Wadham graduate student Lia Petrose (MSc Statistical Science, 2019) reports on the evening.
Lissa Muscatine, is a woman of many talents and careers. She arrived at Wadham in 1977 to study European politics as part of the first class of female Rhodes scholars. She then returned to the US as a journalist for the Washington Star and the Washington Post, before starting a career as a speechwriter for President and First Lady Clinton. Later, Lissa worked as Director of Speechwriting and Senior Advisor to Secretary of State Hillary Clinton. Now, with her husband, she owns and runs the Politics and Prose bookstore, a community staple in Washington. The conversation began with questions from the Warden on how exactly one moves, with grace, through such disparate roles.
In 1993, the Clinton administration was looking to fill a newly created role: speechwriter not just to the President but also to the First Lady. Lissa Muscatine, disillusioned with the pretense of objectivity required of journalists, applied for the role just as she learned she was pregnant. After a lengthy selection process (“I was getting bigger and bigger as the pool of candidates was getting smaller and smaller”), she was told she got the job. Crafting the President’s words was an important role, one that required an understanding of the power those words have across the world (“Well, [had] until now,” she jokes). But Lissa liked more the process of writing speeches for the First Lady, as those usually had less oversight and gave her more freedom. A turning point came after the First Lady’s battle for healthcare reform largely failed, and the team faced skepticism as they pivoted to International human rights and women’s rights. In preparing the speech Hillary Clinton was to deliver at the United Nations Fourth World Conference on Women in Beijing in 1995, the first lady made clear to Lissa that she wanted to push the envelope as much as possible on global women’s rights, and the speech was a great success.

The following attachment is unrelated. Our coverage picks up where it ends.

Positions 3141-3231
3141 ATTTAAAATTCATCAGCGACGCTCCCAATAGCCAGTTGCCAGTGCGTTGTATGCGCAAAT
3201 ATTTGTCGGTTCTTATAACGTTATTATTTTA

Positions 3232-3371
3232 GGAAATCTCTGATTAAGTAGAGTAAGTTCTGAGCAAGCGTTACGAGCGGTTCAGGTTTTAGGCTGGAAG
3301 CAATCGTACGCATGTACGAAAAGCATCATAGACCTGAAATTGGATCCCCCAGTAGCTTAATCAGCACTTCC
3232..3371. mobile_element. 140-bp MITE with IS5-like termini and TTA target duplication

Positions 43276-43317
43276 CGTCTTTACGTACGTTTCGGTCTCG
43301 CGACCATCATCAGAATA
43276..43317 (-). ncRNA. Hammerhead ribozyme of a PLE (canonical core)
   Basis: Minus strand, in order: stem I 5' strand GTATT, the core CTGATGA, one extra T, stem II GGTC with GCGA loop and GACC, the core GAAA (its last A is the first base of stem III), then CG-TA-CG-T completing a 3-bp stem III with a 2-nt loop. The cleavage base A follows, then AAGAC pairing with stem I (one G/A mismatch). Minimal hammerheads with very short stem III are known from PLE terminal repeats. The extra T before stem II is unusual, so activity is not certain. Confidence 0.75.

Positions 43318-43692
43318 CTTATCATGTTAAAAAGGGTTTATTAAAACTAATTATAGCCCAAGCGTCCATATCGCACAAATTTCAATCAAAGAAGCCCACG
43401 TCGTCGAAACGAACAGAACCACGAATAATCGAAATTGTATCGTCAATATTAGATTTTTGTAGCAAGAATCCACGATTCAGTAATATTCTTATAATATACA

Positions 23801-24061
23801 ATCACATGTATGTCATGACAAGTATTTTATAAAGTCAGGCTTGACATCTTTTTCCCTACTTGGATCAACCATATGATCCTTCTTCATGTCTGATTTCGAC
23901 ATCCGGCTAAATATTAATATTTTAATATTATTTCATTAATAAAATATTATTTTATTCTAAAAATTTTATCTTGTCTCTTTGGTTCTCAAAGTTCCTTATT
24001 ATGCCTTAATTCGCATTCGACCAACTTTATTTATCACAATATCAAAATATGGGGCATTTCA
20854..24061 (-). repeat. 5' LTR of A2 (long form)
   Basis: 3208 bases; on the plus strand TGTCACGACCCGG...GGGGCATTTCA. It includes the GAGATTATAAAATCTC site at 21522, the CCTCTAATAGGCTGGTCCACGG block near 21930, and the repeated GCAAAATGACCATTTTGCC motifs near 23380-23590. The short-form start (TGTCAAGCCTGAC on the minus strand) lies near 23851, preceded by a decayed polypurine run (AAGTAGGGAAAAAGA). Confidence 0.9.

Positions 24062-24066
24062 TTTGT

The hostility the first lady received from the right 20 years ago would have sounded familiar to members of the audience who watched the 2016 general election. Indeed, Lissa traces the right’s vitriolic caricature of the Clintons to their start in Arkansas politics, especially after Bill Clinton assumed the governorship and became a charismatic champion of progressive Democratic politics in the South. Of course, other factors contributed to the outcome of the 2016 election; and when asked, Lissa is optimistic about the future of the Democratic Party, citing demographic changes in its favor. At this point, the audience begins enthusiastically asking about the upcoming Presidential election, and Lissa’s husband and former Washington Post journalist Bradley Graham jokes, “we will tell you who’s going to be President when you tell us what will happen with Brexit!”
After questions on the trade war, the Democrats’ blind spot with the youth, and populist movements, a law student asks Lissa if America is really ready for a female president. “Yes,” she responds soberly, “America already voted for a female President.”